Sheep farmers in Scotland and north of England are being urged to treat newborn lambs ahead of the delayed hatch of nematodirus eggs.
In its latest Parasite Forecast, the National Animal Disease Information Service (Nadis) warns that cold weather in northern parts of the UK throughout April may have delayed hatching of Nematodirus battus larvae.
But with temperatures rising across the UK, livestock are at greater risk of parasitic disease, it says.
Lambs born in March and April in the north of England and Scotland are particularly susceptible, says Sioned Timothy, veterinary adviser for Merial Animal Health, which sponsors the Nadis forecast.
“Variations in spring temperatures across the UK means that hatching of Nematodirus battus larvae in the northern half of England and Scotland may be up to two weeks later than in the south,” she says.
“So, while sheep farmers in southern England may have experienced an early hatch and have already drenched susceptible lambs, farmers in the north and in Scotland should prepare to do this in May.”
Lambs grazing contaminated pasture that are yet to receive preventative treatment for nematodirosis should be prioritised, she adds.
“Lambs born later in March and April will likely face a significant challenge during May as larvae hatching coincides with increased intake of grass.”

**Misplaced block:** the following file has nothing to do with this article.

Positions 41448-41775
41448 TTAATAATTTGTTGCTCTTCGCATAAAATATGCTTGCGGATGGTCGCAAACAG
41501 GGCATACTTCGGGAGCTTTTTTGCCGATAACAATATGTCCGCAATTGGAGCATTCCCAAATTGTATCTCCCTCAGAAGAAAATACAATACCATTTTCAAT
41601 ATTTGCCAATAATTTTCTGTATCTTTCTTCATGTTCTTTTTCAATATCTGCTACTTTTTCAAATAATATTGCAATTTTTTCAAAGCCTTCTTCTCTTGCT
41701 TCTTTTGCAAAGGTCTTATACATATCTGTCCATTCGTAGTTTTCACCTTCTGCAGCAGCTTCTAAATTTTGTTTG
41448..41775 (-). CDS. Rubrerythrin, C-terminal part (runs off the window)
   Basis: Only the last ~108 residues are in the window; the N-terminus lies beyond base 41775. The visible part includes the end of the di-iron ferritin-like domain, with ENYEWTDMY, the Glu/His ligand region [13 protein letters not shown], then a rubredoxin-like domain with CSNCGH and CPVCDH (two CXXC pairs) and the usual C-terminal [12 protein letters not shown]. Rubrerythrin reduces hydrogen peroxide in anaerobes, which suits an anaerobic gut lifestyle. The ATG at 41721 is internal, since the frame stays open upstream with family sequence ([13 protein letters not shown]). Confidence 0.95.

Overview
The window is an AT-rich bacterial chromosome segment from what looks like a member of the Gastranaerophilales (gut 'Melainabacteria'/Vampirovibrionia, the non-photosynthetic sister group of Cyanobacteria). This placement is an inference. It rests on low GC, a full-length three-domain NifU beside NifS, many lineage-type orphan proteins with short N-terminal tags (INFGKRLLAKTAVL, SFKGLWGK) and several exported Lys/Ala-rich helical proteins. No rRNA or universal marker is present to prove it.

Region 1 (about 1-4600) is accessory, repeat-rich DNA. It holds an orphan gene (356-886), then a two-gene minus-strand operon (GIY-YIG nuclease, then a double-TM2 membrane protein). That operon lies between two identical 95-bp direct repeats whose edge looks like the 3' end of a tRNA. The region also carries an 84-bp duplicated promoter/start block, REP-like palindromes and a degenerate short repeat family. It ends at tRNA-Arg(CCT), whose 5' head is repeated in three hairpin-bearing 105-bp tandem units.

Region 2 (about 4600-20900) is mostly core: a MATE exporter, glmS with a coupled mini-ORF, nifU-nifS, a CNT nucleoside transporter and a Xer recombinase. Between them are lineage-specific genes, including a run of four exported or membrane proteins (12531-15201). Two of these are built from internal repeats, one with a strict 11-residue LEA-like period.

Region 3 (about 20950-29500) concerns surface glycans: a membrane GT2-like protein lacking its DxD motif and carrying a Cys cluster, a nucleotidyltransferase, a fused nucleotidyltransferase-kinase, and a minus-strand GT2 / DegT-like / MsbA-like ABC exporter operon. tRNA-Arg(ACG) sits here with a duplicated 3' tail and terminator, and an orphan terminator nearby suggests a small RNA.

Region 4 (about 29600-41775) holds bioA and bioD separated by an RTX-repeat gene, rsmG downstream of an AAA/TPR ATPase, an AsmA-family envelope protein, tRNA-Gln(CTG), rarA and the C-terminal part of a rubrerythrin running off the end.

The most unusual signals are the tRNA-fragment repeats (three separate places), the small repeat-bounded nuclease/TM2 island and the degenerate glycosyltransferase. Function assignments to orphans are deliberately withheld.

Nadis also recommends farmers keep a close eye on breeding rams, which it says are at greater risk of parasitic gastroenteritis (PGE) than ewes as they often graze the same contaminated pasture each year.
Regular monitoring of faecal egg counts will indicate the need for treatment in breeding rams, it says.
Cattle farmers should meanwhile focus on tackling gutworm in youngstock, Nadis says. Dairy calves and autumn-born suckler beef calves may require preventative worm treatment in their first grazing season, it says.
Cattle in their second grazing season could also be susceptible, Ms Timothy warns.
“While first-season calves and heifers often receive worm treatments, cattle in their second grazing season must not be forgotten,” she says.
“Depending on previous season’s management strategies these animals may not be fully-resilient to gutworms and are at risk of disease. Careful monitoring of growth rates will indicate the need to worm this group of animals.”